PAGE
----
Intelligence officials downplay the law’s effect on Americans, emphasizing that the “targets” are foreigners, while the Americans who communicate with them are surveilled only “incidentally.” But whatever significance this distinction might hold for the NSA, the impact on Americans’ privacy is the same. Communications are like joint property; a trespass necessarily affects both parties. Nor does the lack of constitutional protections for foreigners somehow cancel out Americans’ Fourth Amendment right to be free from unreasonable searches and seizures.

Describing the collection of Americans’ communications as incidental also wrongly implies that it is rare. A bipartisan group of lawmakers has called on the government to provide an estimate of how many Americans’ communications are caught up in the NSA’s net. The Trump administration claims, implausibly, that no estimate is possible. But given that, as of 2011, the NSA was acquiring 250 million internet communications each year, the total is almost certainly in the millions.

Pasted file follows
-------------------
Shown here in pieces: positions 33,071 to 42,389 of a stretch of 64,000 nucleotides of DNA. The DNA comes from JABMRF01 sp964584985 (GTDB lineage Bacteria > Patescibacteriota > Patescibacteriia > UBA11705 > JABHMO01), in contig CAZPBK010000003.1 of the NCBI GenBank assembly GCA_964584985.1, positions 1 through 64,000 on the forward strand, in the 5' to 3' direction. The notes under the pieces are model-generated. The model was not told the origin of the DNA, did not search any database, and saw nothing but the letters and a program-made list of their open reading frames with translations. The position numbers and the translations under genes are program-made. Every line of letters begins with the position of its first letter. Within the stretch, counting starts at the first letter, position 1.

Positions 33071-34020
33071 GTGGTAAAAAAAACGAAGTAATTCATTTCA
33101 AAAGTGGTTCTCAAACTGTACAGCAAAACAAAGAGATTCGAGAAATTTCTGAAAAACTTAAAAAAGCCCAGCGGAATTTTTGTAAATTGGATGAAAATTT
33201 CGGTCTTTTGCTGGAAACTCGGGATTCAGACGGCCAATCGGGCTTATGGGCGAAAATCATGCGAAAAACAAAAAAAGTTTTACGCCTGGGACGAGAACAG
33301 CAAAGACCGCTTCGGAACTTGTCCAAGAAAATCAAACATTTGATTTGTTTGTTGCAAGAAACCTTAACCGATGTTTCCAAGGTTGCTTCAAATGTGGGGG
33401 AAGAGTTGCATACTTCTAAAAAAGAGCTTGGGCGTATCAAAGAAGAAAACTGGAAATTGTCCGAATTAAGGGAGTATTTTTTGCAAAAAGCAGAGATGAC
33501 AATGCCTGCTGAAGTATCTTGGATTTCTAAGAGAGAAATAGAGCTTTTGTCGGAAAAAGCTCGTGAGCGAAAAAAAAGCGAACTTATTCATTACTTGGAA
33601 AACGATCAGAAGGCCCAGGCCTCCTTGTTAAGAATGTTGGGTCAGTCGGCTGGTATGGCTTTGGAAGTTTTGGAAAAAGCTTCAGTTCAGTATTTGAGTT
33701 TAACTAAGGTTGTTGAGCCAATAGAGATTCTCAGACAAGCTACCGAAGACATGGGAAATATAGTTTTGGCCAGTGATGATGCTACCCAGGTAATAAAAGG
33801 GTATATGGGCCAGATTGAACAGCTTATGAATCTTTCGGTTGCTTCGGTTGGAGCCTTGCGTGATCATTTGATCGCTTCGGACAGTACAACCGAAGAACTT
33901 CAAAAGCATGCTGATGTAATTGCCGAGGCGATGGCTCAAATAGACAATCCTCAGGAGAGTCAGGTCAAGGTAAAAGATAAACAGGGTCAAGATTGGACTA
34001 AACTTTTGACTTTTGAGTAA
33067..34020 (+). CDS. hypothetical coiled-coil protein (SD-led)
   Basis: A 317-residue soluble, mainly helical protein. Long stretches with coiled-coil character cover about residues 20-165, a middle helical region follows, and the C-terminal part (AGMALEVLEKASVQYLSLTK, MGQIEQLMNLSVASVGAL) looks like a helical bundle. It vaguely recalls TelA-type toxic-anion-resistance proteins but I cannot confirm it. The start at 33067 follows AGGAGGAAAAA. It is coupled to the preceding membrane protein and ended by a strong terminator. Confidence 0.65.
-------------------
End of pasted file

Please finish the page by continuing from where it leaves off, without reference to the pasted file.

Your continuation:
How concerned should Americans be about what happens to these communications? The law’s privacy protections turn out to be quite flimsy in practice. The government must minimize the sharing and retention of Americans’ information. But as Edward Snowden revealed, far from keeping it close and deleting it quickly, the NSA distributes the information to other agencies—notably the CIA and FBI—and most of it is held for at least five years.